Interesting details on prices and profit margins – informative. Anyway, the UPA has done a very good thing by deregulating petrol. I drive a petrol car more than most people (around 52 km per day) but still I support this decision – high time the Govt. stops subsiding private vehicle owners.
Next, they need to work out how to have differential prices for Disel. Higher prices for the Tata Safari/Mahindra Scorpio types and lower for the BMTC buses and truck drivers etc. Again, I myself will buy an SUV soon, but I hope the Govt. does not fall for pressure tactics by the ‘private car lobby’.
What would it solve? It will only encourage misuse of subsidised diesel by SUVs, like Kerosene and LPG are being used now.
BJP has only tasted power very recently, so it goes behind profiteers who are mostly the kith and kin of the congressmen, otherwise, Minister Ashok won’t order “raids” on any petrol bunk.
Churumuri, I support the above comments, instead of debating deregulation, you give this scrap.
Agree with Mr Shenoy, nothing informative abt the post and guess its trying to deflect a discussion abt the price rise decision
While it is interesting to see people rooting for deregulation, but the point is I would like to know more about the following, can any one point me to such info if it exists in our social, secular, democratic, republic and the beholder of my fundamental rights*. I am hoping RTI is not answer there should be a few things that should be public!
1. crude cost price+oil companies cost,profit+ central taxes + state taxes + various cess.
2. How is the cess being spent in last various years.
I wish there are many such articles providing insights into the business, like:
1) How an IPS officer can marry his daughter in the biggest choutary in Bangalore, without spending a penny (paisa).
2) How an current minister is owner of 200+ sites with in Bangalore city limits, and still no suspicion raised.
@Bhamy V Shenoy
Article on the serious issue of how price rise affect/doesn’t affect people might be needed. But like every writeup, this kind also has its place and audience.
Not A Witty Nick:
I didn’t quite understand your question – I am arguing FOR deregulation of Petrol, and FOR deregulation for Private Disel vehicles. I’m saying that some technique needs to be worked out so that owners of SUVs pay higher prices for deregulated Disel whereas the buses and trucks pay subsidized prices.
I don’t know how we can achieve this, but this kind of differential pricing is what the Govt. should work towards. Petrol needs to be deregulated completely anyway, so that’s a good step.
All said and done this decision to decontrol fuel is a right one. It lets market forces to decide the demand-supply equation, rather than artificially pegged prices.
However, Govt. should clarify why the taxes on Petrol so high? If it is to collect money to improve infrastructure, we are not seeing it in good roads. Commuting is a huge struggle after paying highest taxes on Fuel!!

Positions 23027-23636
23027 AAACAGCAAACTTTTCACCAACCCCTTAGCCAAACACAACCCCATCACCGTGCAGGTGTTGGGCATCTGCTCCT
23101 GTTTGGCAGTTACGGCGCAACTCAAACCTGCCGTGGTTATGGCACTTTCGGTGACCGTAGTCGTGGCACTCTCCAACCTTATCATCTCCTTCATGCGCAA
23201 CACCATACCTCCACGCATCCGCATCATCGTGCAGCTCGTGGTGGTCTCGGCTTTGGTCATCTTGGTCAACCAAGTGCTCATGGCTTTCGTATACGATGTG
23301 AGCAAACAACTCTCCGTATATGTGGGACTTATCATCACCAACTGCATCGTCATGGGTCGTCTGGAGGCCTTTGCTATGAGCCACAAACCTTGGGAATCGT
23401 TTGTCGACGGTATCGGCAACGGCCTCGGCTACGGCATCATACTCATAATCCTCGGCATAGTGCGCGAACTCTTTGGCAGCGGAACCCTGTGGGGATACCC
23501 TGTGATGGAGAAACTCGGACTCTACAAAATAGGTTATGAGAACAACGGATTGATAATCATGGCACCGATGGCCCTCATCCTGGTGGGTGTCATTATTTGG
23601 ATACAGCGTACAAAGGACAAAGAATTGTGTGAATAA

Who is this “COMMON MAN” you are talking about. There is nobody like that in INDIA!
During the first US-Iraq fracas (Gulf-I round) in order to ferry out the migrant Indian workers in that area, the Govt levied a so called “temporary” surcharge on the fuel. “temporary” became permanent.
Let all private vehicle owners above 1000 CC pay extra for petrol and gas. The Rich in this country will have to pay for the poor.
At least forcibly enforce this system through govt discipline. This must start with the lawmakers themselves.
You want 1000CC because you car is less than 1000CC. My car is just 1100CC. Can we change the rule to cars above 1100CC, so that I won’t pay that extra??
I gt an offer from one of the psu to open up a petrol pump in my own land for 30 years lease the paper work is on the process. but after the price hike I have become little shaky whether I WILL BE ABLE TO MAKE ANY PROFIT or not as the private players are now in the market and how much Iwill be getting after meting all the expenses of petrol pump i.e. staff’s salary , electric bill etc. Please advise me.
I too have got an offer froma PSU Oil marketing co. to set up a retailoutlet on my land on a 30 years lease.Even my concern is same as yours.With a fixed comission structure,which means,with the price of Diesel and petrol going up,as has been the trend so far,the comission of the dealers doesnt go up.In other words,every price hike results in the comission of dealer going down inface in termsof percentage.How can a person like me,run the outlet in such a scinerio?Comment
i am a new dealer in a psu. Dont lock your land with oil company. there are lot of losses even in product shortage delivered in oil tankers by pilferage (even with supposedly fool proof locks). u make heavy loss and the land will not be released even after 30 years and your children also will be burden by an failing business with so many outlets coming up like chai shops the average sales is very low to make out employee salary and electricity and on top the employees also cheat becuse they handle a lot of cash and one cannot be watching them forever.